Even with the concern about the disposal of mercury, this textbook advocates the continued use of amalgam as a direct restorative material, especially in light of the finding that bonded composite resin restorations have an increased risk of development of secondary caries.7,8 Research repeatedly has shown the safety of amalgam and the success of restorations made from amalgam. Although the scope of the clinical uses of amalgam presented in this book are narrower than in the past, amalgam still is recognized as an excellent material for restoring many defects in teeth.
Low-copper amalgams were prominent before the early 1960s. When the setting reaction occurred, the material was subject to corrosion because a tin–mercury phase (gamma-two) formed. This corrosion led to the rapid breakdown of amalgam restorations. Subsequent research for improving amalgam led to the development of high-copper amalgam materials. Low-copper amalgams are used very seldom in the United States.
High-copper amalgams are the materials predominantly used today in the United States. In this book, unless otherwise specified, the term amalgam refers to high-copper dental amalgam. The increase in copper content to 12% or greater designates an amalgam as a high-copper type. The advantage of the added copper is that it preferentially reacts with the tin and reduces the formation of the more corrosive phase (gamma-two) within the amalgam mass. This change in composition reduces possible deleterious corrosion effects on the restoration. However, enough corrosion occurs at the amalgam–tooth interface to result in the successful sealing of the restoration.9,10 These materials can provide satisfactory performance for more than 12 years.11,12 High-copper materials can be either spherical or admixed in the composition.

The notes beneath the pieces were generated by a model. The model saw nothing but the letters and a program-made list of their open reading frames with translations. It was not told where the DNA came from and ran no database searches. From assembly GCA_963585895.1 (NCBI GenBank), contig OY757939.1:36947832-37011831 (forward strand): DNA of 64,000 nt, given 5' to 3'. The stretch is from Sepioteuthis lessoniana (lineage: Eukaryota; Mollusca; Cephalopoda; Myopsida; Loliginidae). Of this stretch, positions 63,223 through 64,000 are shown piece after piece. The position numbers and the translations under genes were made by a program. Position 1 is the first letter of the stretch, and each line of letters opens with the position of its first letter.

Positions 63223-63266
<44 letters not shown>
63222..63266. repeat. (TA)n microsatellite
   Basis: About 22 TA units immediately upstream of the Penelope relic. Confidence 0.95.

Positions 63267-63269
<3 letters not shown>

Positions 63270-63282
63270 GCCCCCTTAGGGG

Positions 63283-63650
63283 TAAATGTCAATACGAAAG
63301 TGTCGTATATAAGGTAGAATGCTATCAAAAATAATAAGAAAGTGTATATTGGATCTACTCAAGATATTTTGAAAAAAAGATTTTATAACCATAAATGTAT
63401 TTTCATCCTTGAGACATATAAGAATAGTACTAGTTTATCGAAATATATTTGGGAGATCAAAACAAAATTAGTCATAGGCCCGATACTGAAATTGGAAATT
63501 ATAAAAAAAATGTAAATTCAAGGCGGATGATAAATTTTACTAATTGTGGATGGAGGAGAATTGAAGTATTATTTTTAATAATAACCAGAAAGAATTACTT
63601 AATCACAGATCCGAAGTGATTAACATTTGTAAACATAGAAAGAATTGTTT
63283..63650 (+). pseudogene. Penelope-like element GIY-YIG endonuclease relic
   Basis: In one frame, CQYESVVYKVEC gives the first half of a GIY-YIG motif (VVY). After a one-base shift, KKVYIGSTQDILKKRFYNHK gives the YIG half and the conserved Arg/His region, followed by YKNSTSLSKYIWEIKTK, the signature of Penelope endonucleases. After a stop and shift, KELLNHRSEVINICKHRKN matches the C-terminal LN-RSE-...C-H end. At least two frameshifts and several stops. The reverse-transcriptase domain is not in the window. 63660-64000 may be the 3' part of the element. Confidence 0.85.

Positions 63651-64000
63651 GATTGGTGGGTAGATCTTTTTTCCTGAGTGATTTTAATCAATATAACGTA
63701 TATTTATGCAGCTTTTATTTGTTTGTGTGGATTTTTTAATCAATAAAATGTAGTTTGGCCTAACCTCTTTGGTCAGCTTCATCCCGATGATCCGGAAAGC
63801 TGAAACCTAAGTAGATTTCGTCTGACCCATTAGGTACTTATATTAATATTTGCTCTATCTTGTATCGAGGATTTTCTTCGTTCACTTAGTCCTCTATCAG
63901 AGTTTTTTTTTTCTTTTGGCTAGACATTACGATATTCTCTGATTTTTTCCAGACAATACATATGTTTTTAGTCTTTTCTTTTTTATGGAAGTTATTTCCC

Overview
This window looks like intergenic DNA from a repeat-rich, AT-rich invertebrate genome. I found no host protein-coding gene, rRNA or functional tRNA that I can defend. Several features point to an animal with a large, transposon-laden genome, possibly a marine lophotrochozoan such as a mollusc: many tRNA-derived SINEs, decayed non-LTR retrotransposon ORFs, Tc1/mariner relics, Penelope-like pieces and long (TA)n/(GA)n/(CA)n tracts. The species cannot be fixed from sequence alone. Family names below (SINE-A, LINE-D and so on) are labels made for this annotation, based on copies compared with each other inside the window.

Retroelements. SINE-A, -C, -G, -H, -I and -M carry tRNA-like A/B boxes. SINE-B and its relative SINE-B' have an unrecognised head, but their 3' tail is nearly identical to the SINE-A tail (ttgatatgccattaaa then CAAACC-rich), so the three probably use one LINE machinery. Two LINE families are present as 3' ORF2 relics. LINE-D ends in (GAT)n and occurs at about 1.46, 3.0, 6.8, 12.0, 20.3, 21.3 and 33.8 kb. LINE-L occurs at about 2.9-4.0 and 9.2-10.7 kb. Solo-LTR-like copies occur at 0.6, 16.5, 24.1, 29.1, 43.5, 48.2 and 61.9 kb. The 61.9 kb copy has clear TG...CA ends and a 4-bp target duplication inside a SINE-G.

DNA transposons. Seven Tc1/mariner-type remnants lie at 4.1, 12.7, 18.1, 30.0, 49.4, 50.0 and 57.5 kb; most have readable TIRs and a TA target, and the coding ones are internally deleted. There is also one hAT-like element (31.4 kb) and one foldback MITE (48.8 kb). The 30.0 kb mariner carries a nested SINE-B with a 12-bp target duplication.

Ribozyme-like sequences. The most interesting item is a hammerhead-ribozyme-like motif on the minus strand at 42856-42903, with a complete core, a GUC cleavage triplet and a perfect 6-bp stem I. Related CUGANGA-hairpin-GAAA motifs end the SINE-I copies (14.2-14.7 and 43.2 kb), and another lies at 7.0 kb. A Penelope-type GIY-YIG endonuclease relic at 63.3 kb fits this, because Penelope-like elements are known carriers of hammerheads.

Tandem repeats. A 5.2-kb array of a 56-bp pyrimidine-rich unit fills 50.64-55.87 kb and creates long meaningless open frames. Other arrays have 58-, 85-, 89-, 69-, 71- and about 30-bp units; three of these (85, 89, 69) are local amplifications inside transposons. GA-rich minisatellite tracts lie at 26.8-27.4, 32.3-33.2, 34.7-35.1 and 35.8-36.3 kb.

A spherical amalgam contains small, round alloy particles that are mixed with mercury to form the mass that is placed into the tooth preparation. Because of the shape of the particles, the material is condensed into the tooth preparation with little condensation pressure. This advantage is combined with its high early strength to provide a material that is well suited for very large amalgam restorations such as complex amalgams or foundations.13
An admixed amalgam contains irregularly shaped and sized alloy particles, sometimes combined with spherical shapes, which are mixed to form the mass that is placed into the tooth preparation. The irregular shape of many of the particles makes a mass that requires more condensation pressure (which many dentists prefer) and permits this heavier condensation pressure to assist in displacing matrix bands to generate proximal contacts more easily.
Because of the concern about mercury toxicity, many new compositions of amalgam are being promoted as mercury-free or low-mercury amalgam restorative materials. Alloys with gallium or indium or alloys using cold-welding techniques are presented as alternatives to mercury-containing amalgams. None of these new alloys shows sufficient promise to become a universal replacement for current amalgam materials.14–16